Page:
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"To what extent is it fair to say Europe "Stumbled" into a war in 1914?"

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Introduction

31-December-2002 Historical Essay Assignment Roham Gharegozlou, 1oIB Historical Essay Assignment 1. "To what extent is it fair to say Europe "Stumbled" into a war in 1914?" Language: English Subject: History Instructor: Mme Therrode Institution: EABJM The so-called 'great war' of 1914-1918, also referred to as the First World War, came about through a complicated and amalgamated mass of different causes. There are those who now contend that the war was indeed inevitable, and yet others who maintain that it came about through a mere stroke of luck, or rather, misfortune. What the question put forward now is, whether or not the European powers, in 1914, actually "stumbled" into war. This would mean that the war was indeed an 'accident', brought about by ineffectual diplomacy and inept political governance. Undoubtedly the war's causes were deep-rooted, going back to the times of Otto Von Bismarck and the unification of Germany itself. One often-cited 'cause' of the War is the alliance system initiated by Bismarck: many assert that this divided the European Powers into two armed camps (that of France, Russia, and perhaps Britain, against that of Germany, Austria, and perhaps Italy), something that actually made war inevitable. ...read more.

Middle

Britain, intent on keeping a gigantic lead over its next 'competitor' in terms of sea-power, felt threatened by the Kaiser's Weltpolitik, or World Policy, which necessitated a large naval presence for Germany. It was perhaps this that really pushed Britain and made her firmly entrenched in the Entente camp of powers, but it hardly made a war necessary. Almost the same thing could be said about the arms race, in which the different powers were competing to amass the largest and most effective offensive arsenal. Having such an arsenal would not necessitate war, however: as demonstrated by the Cold War, an arms race does not unavoidably lead to conflict. It can in fact be used as a deterrent. Nevertheless, one must take into account that first of all, the only way a country could learn about another's military capability was through mainly spying. And if there was a lack of information, countries might get over-confident, and perhaps feel more ready to spark a conflict. This scenario actually came to pass in the First World War, with each country so confident in its own prowess that many thought the war was going to be over 'by Christmas'. ...read more.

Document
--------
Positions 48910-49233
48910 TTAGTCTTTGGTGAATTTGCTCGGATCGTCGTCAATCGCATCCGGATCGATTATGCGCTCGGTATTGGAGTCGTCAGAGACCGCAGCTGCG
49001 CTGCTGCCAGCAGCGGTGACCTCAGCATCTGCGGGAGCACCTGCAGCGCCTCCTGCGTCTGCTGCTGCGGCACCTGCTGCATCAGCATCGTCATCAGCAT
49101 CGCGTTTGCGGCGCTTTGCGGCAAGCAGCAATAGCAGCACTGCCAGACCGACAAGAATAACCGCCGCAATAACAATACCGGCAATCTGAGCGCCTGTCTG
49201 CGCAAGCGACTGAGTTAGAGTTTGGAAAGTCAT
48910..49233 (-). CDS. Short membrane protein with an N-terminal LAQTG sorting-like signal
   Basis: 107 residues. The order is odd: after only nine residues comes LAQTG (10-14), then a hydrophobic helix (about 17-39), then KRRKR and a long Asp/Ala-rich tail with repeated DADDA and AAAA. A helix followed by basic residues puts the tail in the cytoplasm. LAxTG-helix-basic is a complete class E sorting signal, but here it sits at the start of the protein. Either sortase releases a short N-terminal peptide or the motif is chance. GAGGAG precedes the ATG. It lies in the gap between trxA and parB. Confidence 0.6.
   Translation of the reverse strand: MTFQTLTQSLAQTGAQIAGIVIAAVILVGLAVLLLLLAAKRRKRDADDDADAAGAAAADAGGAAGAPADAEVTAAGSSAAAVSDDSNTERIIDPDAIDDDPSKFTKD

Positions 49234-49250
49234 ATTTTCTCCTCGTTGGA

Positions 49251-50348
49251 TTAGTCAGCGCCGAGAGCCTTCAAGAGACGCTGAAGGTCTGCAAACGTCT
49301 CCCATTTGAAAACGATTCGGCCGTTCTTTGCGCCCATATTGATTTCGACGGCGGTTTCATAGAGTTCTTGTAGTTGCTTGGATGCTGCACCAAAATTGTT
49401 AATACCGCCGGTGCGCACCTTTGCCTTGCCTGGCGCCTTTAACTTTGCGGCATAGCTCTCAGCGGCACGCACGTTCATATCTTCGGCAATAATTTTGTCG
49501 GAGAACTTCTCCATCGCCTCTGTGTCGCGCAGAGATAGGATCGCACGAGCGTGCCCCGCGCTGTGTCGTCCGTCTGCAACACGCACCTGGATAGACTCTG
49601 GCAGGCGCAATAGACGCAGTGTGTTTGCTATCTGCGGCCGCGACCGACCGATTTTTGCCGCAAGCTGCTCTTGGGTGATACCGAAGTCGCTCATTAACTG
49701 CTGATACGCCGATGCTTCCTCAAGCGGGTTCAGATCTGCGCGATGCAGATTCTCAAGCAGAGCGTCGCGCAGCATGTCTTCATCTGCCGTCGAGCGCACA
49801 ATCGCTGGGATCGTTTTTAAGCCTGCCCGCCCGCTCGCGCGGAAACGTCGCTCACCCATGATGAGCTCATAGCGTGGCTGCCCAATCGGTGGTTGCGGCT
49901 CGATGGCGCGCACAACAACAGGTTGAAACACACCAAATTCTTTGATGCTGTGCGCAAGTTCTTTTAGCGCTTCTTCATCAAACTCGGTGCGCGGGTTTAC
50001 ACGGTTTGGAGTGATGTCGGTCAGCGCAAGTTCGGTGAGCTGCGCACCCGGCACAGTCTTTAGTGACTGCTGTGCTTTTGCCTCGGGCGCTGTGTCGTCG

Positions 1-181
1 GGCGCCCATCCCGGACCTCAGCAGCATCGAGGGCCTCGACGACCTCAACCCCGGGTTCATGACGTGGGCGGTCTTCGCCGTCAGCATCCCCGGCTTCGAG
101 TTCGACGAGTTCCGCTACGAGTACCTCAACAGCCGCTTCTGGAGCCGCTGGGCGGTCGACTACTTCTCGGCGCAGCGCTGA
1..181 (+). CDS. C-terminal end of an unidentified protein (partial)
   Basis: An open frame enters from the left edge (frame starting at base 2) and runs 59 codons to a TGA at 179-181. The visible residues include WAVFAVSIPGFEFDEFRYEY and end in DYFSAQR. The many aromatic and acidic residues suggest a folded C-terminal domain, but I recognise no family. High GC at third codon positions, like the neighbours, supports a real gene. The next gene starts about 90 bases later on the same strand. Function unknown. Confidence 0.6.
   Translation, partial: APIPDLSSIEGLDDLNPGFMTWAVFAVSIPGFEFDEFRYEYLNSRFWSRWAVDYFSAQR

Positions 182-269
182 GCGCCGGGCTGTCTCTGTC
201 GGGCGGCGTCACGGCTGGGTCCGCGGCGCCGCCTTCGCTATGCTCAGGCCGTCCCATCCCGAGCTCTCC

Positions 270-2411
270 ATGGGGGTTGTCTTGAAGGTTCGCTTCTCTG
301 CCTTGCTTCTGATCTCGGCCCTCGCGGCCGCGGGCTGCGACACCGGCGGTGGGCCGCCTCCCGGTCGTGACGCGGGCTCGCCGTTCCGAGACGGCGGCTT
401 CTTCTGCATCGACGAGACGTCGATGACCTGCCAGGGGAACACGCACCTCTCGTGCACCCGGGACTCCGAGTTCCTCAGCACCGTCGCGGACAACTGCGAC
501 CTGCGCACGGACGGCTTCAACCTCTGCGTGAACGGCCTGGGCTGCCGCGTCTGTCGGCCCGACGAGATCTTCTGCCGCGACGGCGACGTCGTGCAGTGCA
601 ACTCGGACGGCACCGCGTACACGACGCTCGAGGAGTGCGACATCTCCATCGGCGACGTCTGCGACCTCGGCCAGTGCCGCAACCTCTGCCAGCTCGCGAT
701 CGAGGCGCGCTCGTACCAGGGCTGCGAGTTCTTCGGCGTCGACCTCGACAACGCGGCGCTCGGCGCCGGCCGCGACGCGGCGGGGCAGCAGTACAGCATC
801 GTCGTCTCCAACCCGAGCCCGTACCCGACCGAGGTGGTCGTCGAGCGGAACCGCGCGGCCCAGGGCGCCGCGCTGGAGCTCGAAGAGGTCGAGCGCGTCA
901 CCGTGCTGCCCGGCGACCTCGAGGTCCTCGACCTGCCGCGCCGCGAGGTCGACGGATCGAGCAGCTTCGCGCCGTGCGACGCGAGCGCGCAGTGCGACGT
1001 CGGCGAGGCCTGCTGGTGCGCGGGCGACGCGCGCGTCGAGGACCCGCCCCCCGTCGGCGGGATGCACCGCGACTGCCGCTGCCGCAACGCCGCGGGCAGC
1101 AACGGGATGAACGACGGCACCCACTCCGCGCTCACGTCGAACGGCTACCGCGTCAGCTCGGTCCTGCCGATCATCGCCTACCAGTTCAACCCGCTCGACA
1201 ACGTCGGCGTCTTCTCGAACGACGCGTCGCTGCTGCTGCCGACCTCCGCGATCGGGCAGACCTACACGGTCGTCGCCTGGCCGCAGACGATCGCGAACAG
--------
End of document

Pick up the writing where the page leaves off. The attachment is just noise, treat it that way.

Conclusion

Yet right afterwards, he tried to re-instate his order of partial mobilization again after hearing Germany was trying to restrain its ally. Indeed she was, but Russia's actions forced her to make a response, she sent an ultimatum to Russia demanding the retraction of Russian troops from the German border, an order which proved impossible, and so Germany was forced to declare war on Russia, bringing in France and later Britain as well. In view of all this evidence and opinion, it must be said that beyond a shadow of a doubt most major powers did not anticipate war before the July crisis in 1914 following the assassination of Franz-Ferdinand. However, it is possible to discern a train of thought in the minds of German diplomats especially that war would be beneficial, perhaps hinting that they were taking steps to ensure its coming-about. At first, no-one in Europe expected that such a local conflict would escalate into a Europe- and then a world- wide war. However, after the initial 'stumbling', so to speak, Germany especially pushed for war, rejecting peace attempts and guaranteeing the outbreak of war. Europe as a whole did 'stumble' into war, at least in its primary stages. But nevertheless there were people who prepared for it, and took advantage of its possibility when it came about. ...read more.

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